Utah Conservatives Concerned About the Death Penalty
Utah Conservatives Concerned About the Death Penalty is currently the main focus of the Utah Justice Coalition. We believe that Utah should repeal its death penalty and replace it with life in prison without the possibility of parole. The reasons are numerous, but among the most compelling reasons to eliminate this failed policy are the following:
- The death penalty is a wasteful and expensive government program. According to a study by Utah’s own legislature, the death penalty costs taxpayers an estimated $1.6 million more than if the same person were to be sentenced to life in prison.
- There is an unacceptable possibility of executing innocent people. Currently there are 156 exonerees from death row, as well as documented cases of innocent people having been executed. Justice is never served by creating more victims of the system. By sentencing someone to life in prison we can guarantee that an innocent person will not be executed, and can still allow for truly wrongly convicted people to prove their innocence.
- The death penalty is a failed policy for family members of the victims. Some people on death row have been there for two or three decades. Every time a convicted persons case is appealed, the victim family members are forced to relive what happened to their loved one, either through continued court appearances, or the constant media coverage that capital murder and death penalty cases attract.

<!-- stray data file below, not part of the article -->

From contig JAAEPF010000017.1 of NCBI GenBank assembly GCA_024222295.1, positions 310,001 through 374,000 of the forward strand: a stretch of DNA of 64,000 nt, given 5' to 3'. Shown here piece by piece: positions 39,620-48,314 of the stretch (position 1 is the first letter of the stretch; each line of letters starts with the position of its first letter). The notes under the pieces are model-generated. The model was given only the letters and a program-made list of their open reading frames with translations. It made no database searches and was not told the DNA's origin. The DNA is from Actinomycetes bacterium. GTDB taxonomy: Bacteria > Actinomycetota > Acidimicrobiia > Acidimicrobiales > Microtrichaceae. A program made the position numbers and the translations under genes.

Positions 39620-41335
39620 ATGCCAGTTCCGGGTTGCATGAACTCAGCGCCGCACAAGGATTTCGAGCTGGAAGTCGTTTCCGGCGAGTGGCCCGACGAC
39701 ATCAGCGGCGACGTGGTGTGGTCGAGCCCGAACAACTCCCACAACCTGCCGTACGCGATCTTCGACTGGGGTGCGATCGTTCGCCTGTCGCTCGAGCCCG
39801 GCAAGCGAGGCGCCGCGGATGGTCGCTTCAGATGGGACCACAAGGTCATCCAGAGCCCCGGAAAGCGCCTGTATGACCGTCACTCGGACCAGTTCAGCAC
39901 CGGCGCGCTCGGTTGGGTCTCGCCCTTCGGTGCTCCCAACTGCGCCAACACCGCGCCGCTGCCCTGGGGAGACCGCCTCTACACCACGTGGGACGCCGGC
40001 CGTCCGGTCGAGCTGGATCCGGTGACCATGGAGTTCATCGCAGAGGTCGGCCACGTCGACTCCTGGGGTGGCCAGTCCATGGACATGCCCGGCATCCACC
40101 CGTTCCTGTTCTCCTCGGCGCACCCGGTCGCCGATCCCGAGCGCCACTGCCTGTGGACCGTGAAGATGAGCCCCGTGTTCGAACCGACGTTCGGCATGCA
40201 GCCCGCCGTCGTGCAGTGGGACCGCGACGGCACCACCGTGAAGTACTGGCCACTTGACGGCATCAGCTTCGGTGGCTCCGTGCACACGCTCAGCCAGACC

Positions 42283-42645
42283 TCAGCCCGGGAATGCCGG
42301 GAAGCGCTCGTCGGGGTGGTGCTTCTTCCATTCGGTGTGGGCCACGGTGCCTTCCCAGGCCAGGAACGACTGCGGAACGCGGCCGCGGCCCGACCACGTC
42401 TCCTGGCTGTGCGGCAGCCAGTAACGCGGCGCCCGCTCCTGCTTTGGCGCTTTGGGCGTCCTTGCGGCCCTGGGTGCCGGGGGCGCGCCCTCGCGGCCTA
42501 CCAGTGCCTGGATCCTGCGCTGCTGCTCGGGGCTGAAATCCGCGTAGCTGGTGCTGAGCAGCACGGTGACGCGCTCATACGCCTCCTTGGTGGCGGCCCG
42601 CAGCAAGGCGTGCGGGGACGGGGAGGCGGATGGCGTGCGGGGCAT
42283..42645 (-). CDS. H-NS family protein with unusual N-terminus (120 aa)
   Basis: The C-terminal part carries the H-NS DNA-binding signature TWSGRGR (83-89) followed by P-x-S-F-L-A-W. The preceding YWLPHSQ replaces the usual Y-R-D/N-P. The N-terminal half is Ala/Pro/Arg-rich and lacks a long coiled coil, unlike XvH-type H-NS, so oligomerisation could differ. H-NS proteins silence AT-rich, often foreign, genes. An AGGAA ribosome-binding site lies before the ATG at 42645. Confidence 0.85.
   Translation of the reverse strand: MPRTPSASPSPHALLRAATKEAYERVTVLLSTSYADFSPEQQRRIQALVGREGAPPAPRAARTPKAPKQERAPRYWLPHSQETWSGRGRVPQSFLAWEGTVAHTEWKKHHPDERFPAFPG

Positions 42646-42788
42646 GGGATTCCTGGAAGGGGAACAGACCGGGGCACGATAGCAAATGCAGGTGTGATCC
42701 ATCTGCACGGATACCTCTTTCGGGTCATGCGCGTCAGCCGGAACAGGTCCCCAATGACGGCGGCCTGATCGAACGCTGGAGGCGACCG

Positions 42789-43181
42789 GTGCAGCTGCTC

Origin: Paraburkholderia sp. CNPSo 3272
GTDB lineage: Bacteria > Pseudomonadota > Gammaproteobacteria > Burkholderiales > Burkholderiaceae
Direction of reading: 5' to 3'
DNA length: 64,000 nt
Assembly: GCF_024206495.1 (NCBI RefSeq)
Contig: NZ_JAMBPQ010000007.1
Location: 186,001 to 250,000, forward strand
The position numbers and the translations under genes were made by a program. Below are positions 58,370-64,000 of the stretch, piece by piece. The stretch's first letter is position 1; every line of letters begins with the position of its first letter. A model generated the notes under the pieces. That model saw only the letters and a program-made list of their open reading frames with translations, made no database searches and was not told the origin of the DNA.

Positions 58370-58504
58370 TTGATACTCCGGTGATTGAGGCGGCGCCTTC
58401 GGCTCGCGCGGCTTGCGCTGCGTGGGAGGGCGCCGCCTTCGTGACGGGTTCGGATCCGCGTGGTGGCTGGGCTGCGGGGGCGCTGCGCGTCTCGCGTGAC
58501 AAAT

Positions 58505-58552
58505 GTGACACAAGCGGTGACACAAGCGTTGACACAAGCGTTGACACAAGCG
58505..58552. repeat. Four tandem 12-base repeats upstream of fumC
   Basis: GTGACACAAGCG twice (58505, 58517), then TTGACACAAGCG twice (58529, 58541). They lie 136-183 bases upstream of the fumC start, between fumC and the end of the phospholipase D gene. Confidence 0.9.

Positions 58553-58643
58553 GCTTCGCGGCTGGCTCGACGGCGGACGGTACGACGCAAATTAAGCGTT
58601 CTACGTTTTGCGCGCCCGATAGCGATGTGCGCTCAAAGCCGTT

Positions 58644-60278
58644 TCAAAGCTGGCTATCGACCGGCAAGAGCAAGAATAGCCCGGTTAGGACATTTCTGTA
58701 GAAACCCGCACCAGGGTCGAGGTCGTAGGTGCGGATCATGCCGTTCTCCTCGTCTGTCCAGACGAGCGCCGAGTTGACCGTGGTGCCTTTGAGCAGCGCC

- The death penalty is also arbitrarily and unfairly administered by the government. The death penalty isn’t always pursued in cases that it could be, and it is often used as a bargaining tool to coerce plea deals.
- The death penalty, contrary to popular belief, fails to make the public any safer than life in prison without the possibility of parole would. Many believe that the death penalty is a deterrence to those who may commit murder, and therefore it helps to promote a lower murder rate. This is simply not true when compared to the actual data. States such as New Jersey and New York who have repealed their death penalties have actually seen a statistical decrease in the homicide rate, while states like Utah, who still have the death penalty, have seen a small statistical increase in the homicide rate in the same time.